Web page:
The quality among the current leaders in the 3-year-old filly ranks is further bolstered by the likes of Taraz, who is unbeaten in three career starts by a combined 22 1/5 lengths; Bast, a three-time Grade I winner; Donna Veloce, narrowly beaten as the runner-up in both the BC Juvenile Fillies and Grade I Starlet Stakes at Los Alamitos; Harvey’s Lil Goil, a 7 1/2-length winner of Aqueduct’s Busanda Stakes; Tonalist’s Shape, a 3 3/4-length winner of the Grade III Forward Gal Stakes at Gulfstream and undefeated in four career starts; Lake Avenue, a four-length winner of the Grade II Demoiselle Stakes at the Big A; and Spice Is Nice, who won a one-mile maiden special weight race by 12 lengths when unveiled at Gulfstream last month for trainer Todd Pletcher.
Yet another talented 3-year-old filly, Alms, remained undefeated in four career starts last Saturday for trainer Mike Stidham. Alms took the Shantel Lanerie Memorial Stakes by 4 1/2 facile lengths at about a mile on the turf at Fair Grounds last Saturday. Up next for the Kentucky-bred City Zip filly is the Grade III Florida Oaks on the grass March 7 at Tampa Bay Downs.
NADAL MOVES UP, STORM THE COURT DOWN ON TOP 10
Following Nadal’s win in Santa Anita’s Grade II San Vicente Stakes last Sunday, he moves up to No. 2 on my Kentucky Derby Top 10 this week after being No. 5 last week.
No, Nadal did not win by a big margin. Nevertheless, he showed me a lot in the seven-furlong San Vicente. He won despite going quite fast early, yet his breeding suggests that he actually might be more comfortable when given the opportunity to go farther than seven furlongs.
Trained by Hall of Famer Bob Baffert, Nadal had to run hard -- very hard -- from start to finish last Sunday. The big Kentucky-bred son of Blame never, ever got a breather. Look, it is not easy for a horse to go hard all the way in a seven-furlong race and still win, especially for a colt with only one start under his belt.
Baffert said he told jockey Joel Rosario beforehand, “Don’t get cute, just go. We can rate him some other day.”
And so, riding to instructions, Rosario gunned Nadal away from the gate. They began alertly this time, unlike Nadal’s career debut when he rushed up early after breaking a tad slowly under apprentice J.C. Diaz Jr.
As Baffert put it, they took it to Nadal early in the San Vicente. In particular, it was a fresh Ginobili who took it to Nadal from the get-go.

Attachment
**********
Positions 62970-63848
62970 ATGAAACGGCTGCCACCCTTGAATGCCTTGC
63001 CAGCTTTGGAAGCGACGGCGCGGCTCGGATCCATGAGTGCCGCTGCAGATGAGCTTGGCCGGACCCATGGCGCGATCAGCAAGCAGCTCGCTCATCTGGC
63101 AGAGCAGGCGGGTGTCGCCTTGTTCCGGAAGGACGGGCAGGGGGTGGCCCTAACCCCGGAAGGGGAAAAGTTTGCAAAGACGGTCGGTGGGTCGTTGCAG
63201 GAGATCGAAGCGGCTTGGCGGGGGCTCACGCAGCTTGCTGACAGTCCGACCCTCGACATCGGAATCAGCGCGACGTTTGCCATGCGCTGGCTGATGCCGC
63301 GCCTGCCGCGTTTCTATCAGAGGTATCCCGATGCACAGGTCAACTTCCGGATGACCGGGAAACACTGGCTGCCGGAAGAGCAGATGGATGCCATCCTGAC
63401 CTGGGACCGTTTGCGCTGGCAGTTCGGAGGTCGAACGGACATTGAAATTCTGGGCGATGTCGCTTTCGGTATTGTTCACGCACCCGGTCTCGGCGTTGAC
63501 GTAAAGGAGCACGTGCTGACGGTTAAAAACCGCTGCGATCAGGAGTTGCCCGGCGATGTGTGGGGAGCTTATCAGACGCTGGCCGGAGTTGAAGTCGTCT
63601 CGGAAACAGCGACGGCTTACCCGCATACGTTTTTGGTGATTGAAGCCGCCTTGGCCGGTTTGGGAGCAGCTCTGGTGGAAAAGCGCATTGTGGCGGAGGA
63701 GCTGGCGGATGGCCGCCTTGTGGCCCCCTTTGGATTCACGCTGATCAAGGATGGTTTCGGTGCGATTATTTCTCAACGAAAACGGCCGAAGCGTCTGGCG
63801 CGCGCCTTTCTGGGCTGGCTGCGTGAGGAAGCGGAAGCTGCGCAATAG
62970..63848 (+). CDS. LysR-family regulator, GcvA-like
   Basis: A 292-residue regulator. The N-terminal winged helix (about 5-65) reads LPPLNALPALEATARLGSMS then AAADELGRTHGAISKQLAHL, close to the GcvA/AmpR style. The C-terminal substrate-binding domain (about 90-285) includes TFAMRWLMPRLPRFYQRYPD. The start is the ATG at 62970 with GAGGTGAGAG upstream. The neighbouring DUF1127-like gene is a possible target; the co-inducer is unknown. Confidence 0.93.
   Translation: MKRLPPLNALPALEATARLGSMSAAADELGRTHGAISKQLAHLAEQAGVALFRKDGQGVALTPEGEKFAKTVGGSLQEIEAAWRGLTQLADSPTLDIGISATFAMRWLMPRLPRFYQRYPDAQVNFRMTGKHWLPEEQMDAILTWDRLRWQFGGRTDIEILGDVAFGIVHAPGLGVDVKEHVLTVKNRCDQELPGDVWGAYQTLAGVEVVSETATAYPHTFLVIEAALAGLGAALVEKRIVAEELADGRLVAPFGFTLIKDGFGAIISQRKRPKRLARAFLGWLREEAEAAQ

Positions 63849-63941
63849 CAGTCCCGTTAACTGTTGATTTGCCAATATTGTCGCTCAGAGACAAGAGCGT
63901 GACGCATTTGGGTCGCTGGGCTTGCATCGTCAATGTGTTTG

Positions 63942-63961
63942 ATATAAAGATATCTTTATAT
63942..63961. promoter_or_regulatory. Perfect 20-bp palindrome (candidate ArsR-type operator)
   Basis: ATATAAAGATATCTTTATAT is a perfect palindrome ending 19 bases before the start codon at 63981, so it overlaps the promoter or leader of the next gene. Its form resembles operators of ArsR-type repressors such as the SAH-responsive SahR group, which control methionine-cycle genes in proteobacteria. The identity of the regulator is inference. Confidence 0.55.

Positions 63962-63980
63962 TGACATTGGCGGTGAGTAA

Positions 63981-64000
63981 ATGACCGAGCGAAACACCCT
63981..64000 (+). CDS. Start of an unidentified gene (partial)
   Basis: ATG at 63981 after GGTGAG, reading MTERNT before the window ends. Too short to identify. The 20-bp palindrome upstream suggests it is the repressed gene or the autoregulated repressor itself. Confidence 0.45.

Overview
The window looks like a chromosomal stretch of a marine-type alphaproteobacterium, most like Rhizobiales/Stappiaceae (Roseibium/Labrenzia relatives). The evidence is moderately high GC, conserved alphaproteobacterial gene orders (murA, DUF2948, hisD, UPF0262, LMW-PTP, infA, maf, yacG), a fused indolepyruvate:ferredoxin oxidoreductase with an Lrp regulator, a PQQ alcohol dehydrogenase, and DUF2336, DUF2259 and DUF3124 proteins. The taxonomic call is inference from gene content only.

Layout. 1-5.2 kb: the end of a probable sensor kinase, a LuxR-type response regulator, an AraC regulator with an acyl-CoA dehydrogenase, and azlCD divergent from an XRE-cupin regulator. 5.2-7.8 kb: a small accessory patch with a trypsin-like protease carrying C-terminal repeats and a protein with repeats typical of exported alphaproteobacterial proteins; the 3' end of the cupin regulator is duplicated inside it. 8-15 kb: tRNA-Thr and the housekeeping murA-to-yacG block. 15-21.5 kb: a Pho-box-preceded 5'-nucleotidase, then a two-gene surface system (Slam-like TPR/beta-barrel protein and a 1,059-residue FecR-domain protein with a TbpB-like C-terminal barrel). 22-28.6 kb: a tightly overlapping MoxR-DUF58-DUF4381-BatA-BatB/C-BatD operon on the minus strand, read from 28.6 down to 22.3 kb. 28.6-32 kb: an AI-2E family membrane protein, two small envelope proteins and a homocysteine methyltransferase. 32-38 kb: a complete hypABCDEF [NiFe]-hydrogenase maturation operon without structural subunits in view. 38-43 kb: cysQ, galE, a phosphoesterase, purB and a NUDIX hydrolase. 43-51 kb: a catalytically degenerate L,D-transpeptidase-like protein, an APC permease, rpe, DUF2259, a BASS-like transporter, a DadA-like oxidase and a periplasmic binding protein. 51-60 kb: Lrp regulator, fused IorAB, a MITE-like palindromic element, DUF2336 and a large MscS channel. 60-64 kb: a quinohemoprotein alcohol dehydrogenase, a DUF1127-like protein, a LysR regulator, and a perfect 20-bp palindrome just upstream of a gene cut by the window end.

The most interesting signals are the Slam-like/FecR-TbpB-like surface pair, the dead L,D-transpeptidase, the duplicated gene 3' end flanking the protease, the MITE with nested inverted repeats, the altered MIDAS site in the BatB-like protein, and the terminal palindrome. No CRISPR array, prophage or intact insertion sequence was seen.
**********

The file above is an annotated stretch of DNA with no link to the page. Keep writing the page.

Nadal and Ginobili vied for the advantage all the way down the backstretch, all the way around the far turn and all the way down the lane. Increasing his lead a bit late, Nadal found a way to prevail by three-quarters of a length at the end of a prolonged slugfest.
Granted, Nadal’s final furlong in :13.54 was no great shakes. But he did well to win the race despite being involved in a pace that would cause many to wilt. He flirted with sizzling internal fractions of slightly off :43 and change and 1:08 and change en route to a final clocking of 1:22.59. Nowadays, one just does not often see splits of :21.81, :44.09 and 1:09.05 on a slower-than-it-used-to-be Santa Anita main track.
Baffert has become known for calling a last-minute audible in terms of where to run a horse, such as when he sent Mucho Gusto to Florida for the Grade I Pegasus on Jan. 25. And how did it turn out? Mucho Gusto won that $3 million event.
It took just about everyone by surprise when Baffert dropped Nadal’s name into the entry box for the San Vicente. And, again, how did the last-minute audible turn out? Nadal won as a 3-10 favorite.
Baffert said that he had trained Nadal “light” for the San Vicente. At the top of stretch, when Nadal and Ginobili were locked in a fierce battle for the lead, the white-haired trainer admitted that he thought Nadal was going to get beat. According to Baffert, Nadal won on sheer talent.
“He had to gut it out, so he’s got a good foundation now,” Baffert said. “This should set him up pretty good. I think we’ll go to the Rebel.”
Oaklawn Park’s Grade II Rebel Stakes will be contested at 1 1/16 miles on March 14.
Baffert has three undefeated 3-year-old colts on my Kentucky Derby Top 10. They are No. 2 Thousand Words (three for three), Nadal (two for two) and Authentic (two for two).
Thousand Words won the Grade II Los Alamitos Futurity in his final start at 2. The Florida-bred Pioneeerof the Nile colt was victorious in Santa Anita’s Grade III Robert B. Lewis Stakes in his first start at 3.
Authentic won Santa Anita’s Grade III Sham Stakes by 7 3/4 lengths on Jan. 4 despite zigzagging in the final furlong when racing greenly while far in front.
Holding onto the No. 1 spot this week is Tiz the Law, who is three for four. Trained by Barclay Tagg, Tiz the Law won Gulfstream’s Grade III Holy Bull Stakes by three lengths in his 3-year-old debut on Feb. 3. The Kentucky-bred Constitution colt is scheduled to make his next start in Gulfstream’s Grade I Xpressbet.com Florida Derby on March 28. He worked five furlongs in :50.00 on Monday at Palm Meadows.
Meanwhile, Daily Racing Form’s Jay Privman reported that Prat, a member of the Santa Anita riding colony, will be riding Dennis’ Moment at Gulfstream when that colt makes his 2020 debut in the Grade II Fountain of Youth Stakes on Feb. 29.
Irad Ortiz Jr. rode Dennis’ Moment in his last two races. But Ortiz will be out of the country on Feb. 29 to pilot Mucho Gusto in the inaugural $20 million Saudi Cup. That opened the door for Prat to ride Dennis’ Moment in the Fountain of Youth.
Dennis’ Moment has not started since he stumbled badly at the start and finished eighth as the 9-10 favorite in the Grade I BC Juvenile at Santa Anita last Nov. 1. The Kentucky-bred Tiznow colt worked five furlongs in 1:00.22 last Saturday at Gulfstream for trainer Dale Romans, who said the plan is for Ortiz to regain the mount on Dennis’ Moment after the Fountain of Youth.
I have Dennis’ Moment ranked No. 4. Just below him at No. 5 is Honor A.P.
Trainer John Sherriffs was quoted by Ed Golden in last Saturday’s Santa Anita stable notes as saying “we’ll try to make the San Felipe” with Honor A.P.
The Grade II San Felipe Stakes, a 1 1/16-mile affair, will be decided at Santa Anita on March 7. Honor A.P. worked five furlongs in 1:00.80 last Saturday at Santa Anita. The Kentucky-bred Honor Code ridgling has not raced since winning a one-mile maiden special weight race by 5 1/4 lengths at Santa Anita last Oct. 13. In his only other start, Honor A.P. ran second to the aforementioned Ginobili.